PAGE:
ICF is committed to meaningful professional self-governance. ICF’s self-governance foundation comprises and depends upon a variety of standards and practices, supported by the efforts of the ICF Global Board, volunteer leaders, and ICF Members and Credential-holders.
The 11 ICF Core Competencies define the skills that are critical to the practice of professional coaching. With the ICF definition of coaching, they form the foundation of the ICF Coach Knowledge Assessment.
ICF’s three credentials (Associate Certified Coach, Professional Certified Coach and Master Certified Coach), designate professional coaches who have met stringent education and experience requirements and have demonstrated a thorough understanding of coaching ethics and core competencies. ICF Credential-holders are obliged to follow the ICF Code of Ethics, and complaints about Credential-holders can be registered through the Ethical Conduct Review (ECR) process.
ICF has accredited more than 500 programs offering coach-specific training. All of these programs have submitted their curriculums for review, and we have found them to be in alignment with ICF’s Code of Ethics and Core Competencies for coaches. These programs and their leaders are also obliged to follow ICF’s stringent Code of Conduct for training programs.
Within ICF’s guidelines, each program uses its own methods and modalities to deliver the necessary information. Learning is not one-size-fits-all, and the diversity of coach-training programs reflects this.
The ICF Code of Ethics emphasizes the conduct and principles that direct coaches’ behavior, and highlights how to be as an ICF Member and/or Credential-holder.
All ICF Members and Credential-holders pledge to uphold the Code of Ethics. The Code is also a foundational element of the Coach Knowledge Assessment for ICF Credentialing.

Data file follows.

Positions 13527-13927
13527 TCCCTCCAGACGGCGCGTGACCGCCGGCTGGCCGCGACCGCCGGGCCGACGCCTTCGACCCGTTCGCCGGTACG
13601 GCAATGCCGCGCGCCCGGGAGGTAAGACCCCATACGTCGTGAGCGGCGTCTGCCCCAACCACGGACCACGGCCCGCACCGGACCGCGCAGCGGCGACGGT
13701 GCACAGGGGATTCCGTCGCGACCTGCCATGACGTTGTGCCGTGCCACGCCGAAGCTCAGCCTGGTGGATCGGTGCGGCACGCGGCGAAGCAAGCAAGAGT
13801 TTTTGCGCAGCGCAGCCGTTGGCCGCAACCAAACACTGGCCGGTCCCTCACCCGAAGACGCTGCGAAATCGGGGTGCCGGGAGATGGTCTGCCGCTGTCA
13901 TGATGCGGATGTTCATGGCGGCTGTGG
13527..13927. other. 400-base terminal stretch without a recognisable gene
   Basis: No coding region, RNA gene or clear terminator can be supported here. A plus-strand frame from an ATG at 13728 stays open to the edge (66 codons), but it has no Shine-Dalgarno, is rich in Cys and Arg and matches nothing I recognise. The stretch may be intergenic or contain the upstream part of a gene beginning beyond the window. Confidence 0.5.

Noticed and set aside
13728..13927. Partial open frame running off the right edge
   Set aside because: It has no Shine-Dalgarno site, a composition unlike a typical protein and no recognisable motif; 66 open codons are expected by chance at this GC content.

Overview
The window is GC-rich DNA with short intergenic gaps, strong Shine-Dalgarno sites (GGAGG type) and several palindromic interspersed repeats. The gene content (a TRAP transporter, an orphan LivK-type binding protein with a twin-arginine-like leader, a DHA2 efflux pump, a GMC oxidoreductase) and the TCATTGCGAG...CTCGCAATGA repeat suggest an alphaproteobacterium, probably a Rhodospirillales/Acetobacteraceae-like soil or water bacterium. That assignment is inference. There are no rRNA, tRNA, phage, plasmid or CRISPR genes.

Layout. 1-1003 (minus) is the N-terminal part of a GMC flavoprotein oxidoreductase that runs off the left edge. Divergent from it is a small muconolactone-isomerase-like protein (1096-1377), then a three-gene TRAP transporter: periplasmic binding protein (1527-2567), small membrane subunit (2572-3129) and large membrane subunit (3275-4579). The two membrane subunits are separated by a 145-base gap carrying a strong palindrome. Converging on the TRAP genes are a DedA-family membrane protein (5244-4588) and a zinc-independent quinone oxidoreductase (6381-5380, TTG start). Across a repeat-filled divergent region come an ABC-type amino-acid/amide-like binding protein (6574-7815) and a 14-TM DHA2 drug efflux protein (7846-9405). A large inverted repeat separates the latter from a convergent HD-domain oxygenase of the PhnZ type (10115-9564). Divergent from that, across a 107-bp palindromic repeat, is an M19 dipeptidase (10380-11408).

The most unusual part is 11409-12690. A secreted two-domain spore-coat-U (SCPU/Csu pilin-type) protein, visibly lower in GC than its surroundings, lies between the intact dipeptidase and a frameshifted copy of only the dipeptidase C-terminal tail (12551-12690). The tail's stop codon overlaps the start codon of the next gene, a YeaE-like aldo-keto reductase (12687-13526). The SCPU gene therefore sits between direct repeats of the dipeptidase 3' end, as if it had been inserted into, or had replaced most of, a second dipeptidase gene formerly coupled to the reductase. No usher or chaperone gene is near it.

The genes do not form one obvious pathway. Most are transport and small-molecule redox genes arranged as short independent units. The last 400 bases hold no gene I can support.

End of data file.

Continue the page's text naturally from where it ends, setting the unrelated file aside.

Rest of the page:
ICF’s Code of Conduct outlines ethical standards and practices for the organizations and individuals delivering accredited coach training.
The Independent Review Board (IRB) is a globally diverse volunteer work group that oversees ICF’s Ethical Conduct Review (ECR) process.
The ECR process provides a platform for reviewing, investigating and responding to complaints regarding individual coach practitioners engaging in alleged unethical practices or behavior deviating from the ICF Code of Ethics.
The Program Complaint Process provides a forum for reviewing, investigating and responding to alleged breaches/violations of the ICF Code of Conduct, as well as to concerns regarding the integrity of an accredited program’s curriculum.
The professional charter establishes a set of guidelines whose main goal is to establish a benchmark for ethics and good practice in coaching and mentoring, aiming to ensure that practicing coaches and mentors conduct their practice in a professional and ethical manner. It also gives guidance to professional coaching and mentoring bodies as regards the acceptance by their members of an appropriate code of ethics, and as regards their role in monitoring this charter and applying sanctions in case of breach.
ICF has ongoing initiatives that track the needs and concerns of individuals and organizations worldwide. If you are aware of possible or pending coaching regulation that would affect coaching in your area, please contact ICF Chief Operating Officer Todd Hamilton at firstname.lastname@example.org.